• There was some really good bean dip.  And Tres Leches cake.  (The theme was "Fall Fiesta" which meant Salsa dancing and faux-Mexican food, apparently.)
  • I was slightly sick when I went to the dance.  By the end I wanted to stab my sinuses with an awl.  This morning I am all kinds of stuffy and achy.  I am constrained not to write any more about this dance for I must go to the drug store and medicate myself.


*Let me mention that it irks me that we had "chaperones."  Sometimes I feel that at YSA activities, people put too much emphasis on the "young" part and not enough on the "adult" part.

Tuesday, November 13, 2012

My "Inciting Force"

I've been reading Emily of Deep Valley by Maude Hart-Lovelace.  It's kind of a spin-off in the Betsy-Tacy series, a book that says, "meanwhile, in other people's lives..."  Laura gave me the book for my birthday, saying that I should be able to identify with Emily.  I surely can!  In the book, Emily stays home to have a "lost year" while all of her friends go off to college and she feels lonely and depressed and without direction, so she takes on all of these projects to give her life meaning and I'm not finished yet so I don't know what happens or how it ends, but presumably she ends up with this handsome schoolteacher.

This has inspired me to start writing things down in the hopes that eventually I will publish the memoirs of my year in the paradise that is my personal hell.  (You will notice that this is another project to give my life direction.)  I tried to write some things earlier today, but failed.  The reason?  I lack perspective.  Also, I can't yet figure out a way to not make this a story about my first major experience in heartbreak, but mostly it's the perspective thing.

Unlike Emily, whose story was published decades ago, my story is still in progress.  And sadly, it's still in exposition mode.  I'm on the third or fourth chapter of being miserable and moping around with nothing to do.  I have yet to encounter an inciting force, some event that sets things into motion.

I fear it's getting too late.  This story is only a year long, and I've spent five months of it in exposition, and it's not even great exposition.  I mean, it's slightly better than three blank pages symbolizing Bella Swan sitting in her room wearing the same outfit for three months and screaming into her pillow every night, but it's pretty lame:  work every day; cry in church; sit at home and write in my journal while listening to The Civil Wars; lather, rinse, repeat for five months.  Something had better kick me into rising action mode pretty quickly.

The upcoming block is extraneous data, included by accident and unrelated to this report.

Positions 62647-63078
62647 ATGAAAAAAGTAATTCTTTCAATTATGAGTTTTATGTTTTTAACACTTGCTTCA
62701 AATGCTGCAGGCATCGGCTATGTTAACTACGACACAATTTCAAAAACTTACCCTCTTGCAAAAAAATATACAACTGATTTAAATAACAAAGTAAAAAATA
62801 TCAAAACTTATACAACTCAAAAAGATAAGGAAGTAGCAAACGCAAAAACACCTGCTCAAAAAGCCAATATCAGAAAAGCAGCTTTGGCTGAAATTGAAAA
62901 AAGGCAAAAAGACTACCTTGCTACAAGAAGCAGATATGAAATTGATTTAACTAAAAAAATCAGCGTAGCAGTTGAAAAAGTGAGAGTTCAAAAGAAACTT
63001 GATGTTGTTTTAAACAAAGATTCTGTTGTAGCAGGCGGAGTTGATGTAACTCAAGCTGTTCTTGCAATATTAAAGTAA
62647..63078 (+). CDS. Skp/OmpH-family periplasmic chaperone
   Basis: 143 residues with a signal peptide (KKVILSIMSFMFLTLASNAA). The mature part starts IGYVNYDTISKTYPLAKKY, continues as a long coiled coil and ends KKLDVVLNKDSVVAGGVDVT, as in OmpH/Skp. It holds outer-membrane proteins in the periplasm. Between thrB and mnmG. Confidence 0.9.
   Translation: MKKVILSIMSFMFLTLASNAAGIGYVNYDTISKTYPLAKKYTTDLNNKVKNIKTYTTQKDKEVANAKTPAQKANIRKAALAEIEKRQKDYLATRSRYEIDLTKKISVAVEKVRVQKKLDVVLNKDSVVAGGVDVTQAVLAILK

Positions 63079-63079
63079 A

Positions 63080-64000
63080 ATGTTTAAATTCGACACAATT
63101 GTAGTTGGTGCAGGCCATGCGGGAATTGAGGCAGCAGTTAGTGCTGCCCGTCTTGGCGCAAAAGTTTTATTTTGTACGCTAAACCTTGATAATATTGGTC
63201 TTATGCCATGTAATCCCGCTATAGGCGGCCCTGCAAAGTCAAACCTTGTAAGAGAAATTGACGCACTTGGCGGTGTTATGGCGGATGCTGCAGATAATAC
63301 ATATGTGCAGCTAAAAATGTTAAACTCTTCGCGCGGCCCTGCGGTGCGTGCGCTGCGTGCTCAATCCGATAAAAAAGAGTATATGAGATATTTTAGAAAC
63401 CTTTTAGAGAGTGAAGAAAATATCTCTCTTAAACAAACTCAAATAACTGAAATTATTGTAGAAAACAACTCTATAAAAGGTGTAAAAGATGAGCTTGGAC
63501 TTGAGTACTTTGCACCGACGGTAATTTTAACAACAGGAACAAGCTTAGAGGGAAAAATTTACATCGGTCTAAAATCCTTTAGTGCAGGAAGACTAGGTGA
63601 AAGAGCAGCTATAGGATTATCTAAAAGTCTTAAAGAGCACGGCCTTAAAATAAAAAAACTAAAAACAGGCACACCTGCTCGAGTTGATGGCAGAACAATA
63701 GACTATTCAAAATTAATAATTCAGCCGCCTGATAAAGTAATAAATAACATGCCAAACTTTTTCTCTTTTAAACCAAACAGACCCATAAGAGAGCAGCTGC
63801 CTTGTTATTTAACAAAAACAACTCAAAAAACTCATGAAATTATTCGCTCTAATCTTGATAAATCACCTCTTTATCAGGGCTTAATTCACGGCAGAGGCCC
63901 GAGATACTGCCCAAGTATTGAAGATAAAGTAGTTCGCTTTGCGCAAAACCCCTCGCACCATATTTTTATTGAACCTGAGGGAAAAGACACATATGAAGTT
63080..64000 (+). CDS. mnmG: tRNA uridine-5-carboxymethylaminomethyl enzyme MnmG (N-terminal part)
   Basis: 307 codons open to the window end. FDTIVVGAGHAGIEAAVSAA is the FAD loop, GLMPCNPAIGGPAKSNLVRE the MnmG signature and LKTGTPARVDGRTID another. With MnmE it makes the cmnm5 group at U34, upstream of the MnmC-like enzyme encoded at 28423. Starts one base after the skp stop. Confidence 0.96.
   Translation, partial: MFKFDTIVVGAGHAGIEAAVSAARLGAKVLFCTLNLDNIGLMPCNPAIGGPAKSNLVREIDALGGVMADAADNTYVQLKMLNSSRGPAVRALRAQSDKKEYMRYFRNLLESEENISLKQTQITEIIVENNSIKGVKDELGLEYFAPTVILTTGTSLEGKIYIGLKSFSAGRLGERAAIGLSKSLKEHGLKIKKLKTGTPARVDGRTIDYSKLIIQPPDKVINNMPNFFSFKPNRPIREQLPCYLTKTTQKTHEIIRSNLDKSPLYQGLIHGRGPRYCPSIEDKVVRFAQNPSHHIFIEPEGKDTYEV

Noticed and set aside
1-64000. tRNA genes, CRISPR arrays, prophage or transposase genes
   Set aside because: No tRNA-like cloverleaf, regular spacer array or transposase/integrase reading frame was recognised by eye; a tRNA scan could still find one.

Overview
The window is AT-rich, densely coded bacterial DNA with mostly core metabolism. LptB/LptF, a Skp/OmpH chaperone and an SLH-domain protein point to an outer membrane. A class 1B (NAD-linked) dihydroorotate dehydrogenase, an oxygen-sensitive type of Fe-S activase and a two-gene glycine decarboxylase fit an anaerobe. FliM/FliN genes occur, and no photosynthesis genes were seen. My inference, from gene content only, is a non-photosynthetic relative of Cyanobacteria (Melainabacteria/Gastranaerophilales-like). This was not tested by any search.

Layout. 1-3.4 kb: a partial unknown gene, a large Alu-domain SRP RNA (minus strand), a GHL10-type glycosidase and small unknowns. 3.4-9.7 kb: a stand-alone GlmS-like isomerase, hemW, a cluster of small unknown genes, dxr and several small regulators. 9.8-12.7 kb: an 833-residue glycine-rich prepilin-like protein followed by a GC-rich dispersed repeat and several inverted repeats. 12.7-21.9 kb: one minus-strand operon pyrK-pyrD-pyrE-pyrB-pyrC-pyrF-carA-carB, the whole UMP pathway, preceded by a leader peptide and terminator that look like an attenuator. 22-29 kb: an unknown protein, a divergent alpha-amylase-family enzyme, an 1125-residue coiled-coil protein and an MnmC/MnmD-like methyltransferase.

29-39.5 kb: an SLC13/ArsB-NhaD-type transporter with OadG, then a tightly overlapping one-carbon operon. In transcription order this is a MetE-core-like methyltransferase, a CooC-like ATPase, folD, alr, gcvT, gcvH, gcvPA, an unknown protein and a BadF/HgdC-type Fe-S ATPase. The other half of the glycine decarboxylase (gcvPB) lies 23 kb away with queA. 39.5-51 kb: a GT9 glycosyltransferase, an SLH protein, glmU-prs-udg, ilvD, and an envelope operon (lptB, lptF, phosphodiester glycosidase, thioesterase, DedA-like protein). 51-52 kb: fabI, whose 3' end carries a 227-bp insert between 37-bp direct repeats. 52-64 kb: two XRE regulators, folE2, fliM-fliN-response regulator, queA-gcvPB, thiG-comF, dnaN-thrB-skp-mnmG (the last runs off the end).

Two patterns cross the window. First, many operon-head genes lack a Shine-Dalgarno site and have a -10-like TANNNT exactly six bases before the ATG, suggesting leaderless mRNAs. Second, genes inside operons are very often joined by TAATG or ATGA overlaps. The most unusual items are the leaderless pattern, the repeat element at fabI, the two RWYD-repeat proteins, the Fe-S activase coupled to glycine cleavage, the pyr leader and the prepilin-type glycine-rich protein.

For Emily, going to a dance with Cab Edwards helped.  There's a dance at the institute this weekend.  Not really my scene, and I'm certain we won't be doing the Turkey Trot, but maybe I'll crash.  See what happens.

I'll keep you posted.

Saturday, November 10, 2012

True Love as Described by a Forensic Anthropologist

When you're reconstructing skeletal remains and you see this tiny little piece that doesn't really look like anything and you don't really know what it is, and then you notice that it bears the same taphonomic signature as this other piece that, as it turns out, has a little piece missing.  They fit together perfectly and the whole thing makes sense, and it's such a joyful moment that you don't even mind that it took several tedious hours of sifting through pieces that didn't fit anywhere and that you had to sit there for five minutes holding the thing together so the glue could dry, and that joy is enough to make you want to keep doing that, trying over and over again.  This is what love is like.

If you can't tell, I spent much of the day alone with fragmented vertebrae, acetone-soluble adhesive, and my thoughts.  I should really get some sort of music-listening device for the lab floor.

Thursday, November 8, 2012

As It Turns Out, They Do.

In response to my previous post, good things do come to those who wait, and then keep hoping even when all seems lost.

So remember how distraught I was when my dream room was taken?  Horribly distraught, that's how.  Like an idiot, I kept checking the website just to see if maybe whoever booked the room cancelled.  They didn't; however...the B&B lowered their room rates!!  So now I got to book an even nicer room for under the government rate.  I'm the luckiest idiot there ever was.